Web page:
Industry confirms its ongoing support for Tailored Forbearance

UK Finance has responded to the Financial Conduct Authority (FCA)’s CP23/13 “Strengthening Protections for Borrowers in Financial Difficulty: Consumer Credit and Mortgages”.

Lenders provide support to borrowers in payment difficulty by assessing their individual circumstances and tailoring a forbearance solution that is aimed at helping that borrower to return to making their full payments on time, once the cause of their payment difficulty is resolved.

Borrowers do not need to miss a payment on their mortgage, credit card or personal loan to seek and receive this help. This pro-active support by lenders meets the expectations of the FCA in what is known as their Tailored Support Guidance (TSG).

This consultation seeks to adopt relevant elements of the guidance into the FCA Rulebook. However, it is also seeking to introduce new rule changes which alter the scope and outcomes from the TSG.   

  1. Payment difficulty scope for mortgages

The FCA proposes amending the scope of MCOB 13.3.1R(1)(A) to require firms to consider that anyone in a payment shortfall (i.e. with one pence missed on their mortgage payment) or at risk of shortfall is in financial difficulty. This is a significant change to the existing Guidance which allows firms to consider the borrower’s circumstances to understand if they are at risk of payment difficulty.

  1. Expanding forbearance options for mortgages

The FCA proposes that firms consider the options of “waiving or deferring payment of capital”, “reducing the interest rate” or “applying simple interest” as forbearance options.

The regulator also advocates for the list of forbearance options to be published and widely advertised on the firm website.

The purpose of forbearance is to help borrowers deal with the root cause of their financial difficulty. Simply writing off capital or interest does not allow borrowers to recover.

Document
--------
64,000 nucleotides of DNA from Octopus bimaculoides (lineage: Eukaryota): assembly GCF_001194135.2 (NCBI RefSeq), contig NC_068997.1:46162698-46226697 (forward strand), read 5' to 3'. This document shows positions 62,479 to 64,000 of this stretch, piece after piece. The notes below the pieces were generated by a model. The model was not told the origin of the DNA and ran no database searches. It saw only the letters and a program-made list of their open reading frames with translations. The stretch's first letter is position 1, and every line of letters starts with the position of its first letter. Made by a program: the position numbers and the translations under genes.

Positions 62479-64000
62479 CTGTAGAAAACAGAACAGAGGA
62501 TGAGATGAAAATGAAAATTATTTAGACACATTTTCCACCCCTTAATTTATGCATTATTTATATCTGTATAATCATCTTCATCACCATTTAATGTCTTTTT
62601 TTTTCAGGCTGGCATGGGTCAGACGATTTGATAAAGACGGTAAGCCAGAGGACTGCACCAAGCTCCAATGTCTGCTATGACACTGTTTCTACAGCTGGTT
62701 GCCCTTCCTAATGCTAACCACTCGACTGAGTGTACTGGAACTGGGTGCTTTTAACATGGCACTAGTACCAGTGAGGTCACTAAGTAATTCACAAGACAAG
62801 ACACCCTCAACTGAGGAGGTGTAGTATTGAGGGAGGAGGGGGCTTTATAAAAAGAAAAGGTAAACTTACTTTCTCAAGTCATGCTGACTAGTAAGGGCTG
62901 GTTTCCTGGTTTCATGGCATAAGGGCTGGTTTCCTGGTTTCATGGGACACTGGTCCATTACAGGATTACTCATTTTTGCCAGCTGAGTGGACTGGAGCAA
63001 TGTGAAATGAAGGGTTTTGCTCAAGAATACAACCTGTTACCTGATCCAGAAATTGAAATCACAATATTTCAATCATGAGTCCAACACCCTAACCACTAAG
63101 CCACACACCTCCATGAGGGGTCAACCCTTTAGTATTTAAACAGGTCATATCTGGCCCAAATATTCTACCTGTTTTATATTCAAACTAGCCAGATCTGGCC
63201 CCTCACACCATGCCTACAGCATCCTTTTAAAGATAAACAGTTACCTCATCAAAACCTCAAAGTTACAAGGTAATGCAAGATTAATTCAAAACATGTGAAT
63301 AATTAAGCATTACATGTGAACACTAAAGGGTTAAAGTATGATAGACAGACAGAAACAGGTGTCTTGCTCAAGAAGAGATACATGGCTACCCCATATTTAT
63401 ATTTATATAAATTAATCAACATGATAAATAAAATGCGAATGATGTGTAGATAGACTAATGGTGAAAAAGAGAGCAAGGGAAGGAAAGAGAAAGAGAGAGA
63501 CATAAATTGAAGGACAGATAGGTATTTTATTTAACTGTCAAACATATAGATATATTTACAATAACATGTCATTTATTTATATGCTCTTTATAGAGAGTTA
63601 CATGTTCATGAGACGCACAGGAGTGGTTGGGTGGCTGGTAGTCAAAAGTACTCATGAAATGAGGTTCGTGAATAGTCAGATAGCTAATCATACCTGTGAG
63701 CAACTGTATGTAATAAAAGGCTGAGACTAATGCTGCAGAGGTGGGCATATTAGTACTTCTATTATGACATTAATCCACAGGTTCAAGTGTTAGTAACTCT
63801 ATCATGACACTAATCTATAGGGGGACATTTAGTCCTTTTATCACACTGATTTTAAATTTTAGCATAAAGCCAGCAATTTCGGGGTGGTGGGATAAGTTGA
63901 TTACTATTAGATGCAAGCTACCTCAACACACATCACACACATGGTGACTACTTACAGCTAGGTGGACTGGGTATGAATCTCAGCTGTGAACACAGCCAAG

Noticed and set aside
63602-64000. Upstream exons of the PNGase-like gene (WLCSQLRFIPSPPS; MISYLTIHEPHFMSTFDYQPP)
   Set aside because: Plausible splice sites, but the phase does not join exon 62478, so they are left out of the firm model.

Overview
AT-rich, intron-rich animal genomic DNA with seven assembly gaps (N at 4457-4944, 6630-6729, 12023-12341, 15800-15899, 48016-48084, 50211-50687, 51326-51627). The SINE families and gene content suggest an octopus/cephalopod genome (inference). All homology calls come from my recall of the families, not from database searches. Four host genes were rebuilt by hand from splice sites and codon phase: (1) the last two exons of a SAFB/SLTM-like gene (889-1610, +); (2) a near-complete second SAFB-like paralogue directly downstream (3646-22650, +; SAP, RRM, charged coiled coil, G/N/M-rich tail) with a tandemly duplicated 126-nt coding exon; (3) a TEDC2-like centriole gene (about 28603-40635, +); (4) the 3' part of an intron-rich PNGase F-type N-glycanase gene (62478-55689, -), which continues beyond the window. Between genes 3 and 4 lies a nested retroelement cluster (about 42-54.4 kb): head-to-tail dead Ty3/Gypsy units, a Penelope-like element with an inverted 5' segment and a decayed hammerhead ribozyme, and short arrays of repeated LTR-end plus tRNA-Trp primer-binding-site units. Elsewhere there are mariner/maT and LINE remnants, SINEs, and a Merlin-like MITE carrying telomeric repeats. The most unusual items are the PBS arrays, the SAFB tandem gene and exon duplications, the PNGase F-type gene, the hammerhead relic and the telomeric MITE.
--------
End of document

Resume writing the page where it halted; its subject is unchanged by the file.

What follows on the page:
1. Additional communications

To achieve more timely disclosure of information, the FCA proposes to amend communication requirements to send information earlier to customers - i.e. once a customer is in payment shortfall rather than waiting until at least two months down. However, the industry believes earlier communication is not necessarily timely, as this has the potential to generate a volume of unnecessary and confusing messages to consumers that risks the longer-term effectiveness of customer-lender engagement.

  1. Capitalisation of mortgage arrears

The FCA proposes to amend the existing, prescriptive requirements on capitalisation of mortgage arrears. These amendments are greatly welcomed, giving firms more tools to support borrowers who are on the path to recovery after a period of financial difficulty.

  1. Repeat overdraft use

Lenders recognise the need to ensure that their customers understand that help is available if they are worried about their finances, and that a greater range of options are often available to the customer the earlier that they contact their lender.

The FCA proposals are for firms to monitor individual transactions through the current account (such as new credit payments) and communicate with customers even where there is not a pattern of repeat overdraft use.

Overdrafts are a convenient way for customers to smooth temporary fluctuations in income and expenditure. The industry believes that the proposal is conflating an identified pattern of repeat overdraft use with other potential future indicators that a customer might be at risk of financial difficulty.

This has the potential to generate a volume of unnecessary communications where timely and targeted communications appropriate to the customers’ individual circumstances are acknowledged as being most effective.

Our full response can be found on our website. We look forward to continuing our engagement with the FCA to ensure that borrowers receive the best outcomes.

UK Finance urges borrowers who are/ may be struggling to reach out to their lender at the earliest stage possible.  Find out more in our #ReachOut campaign.

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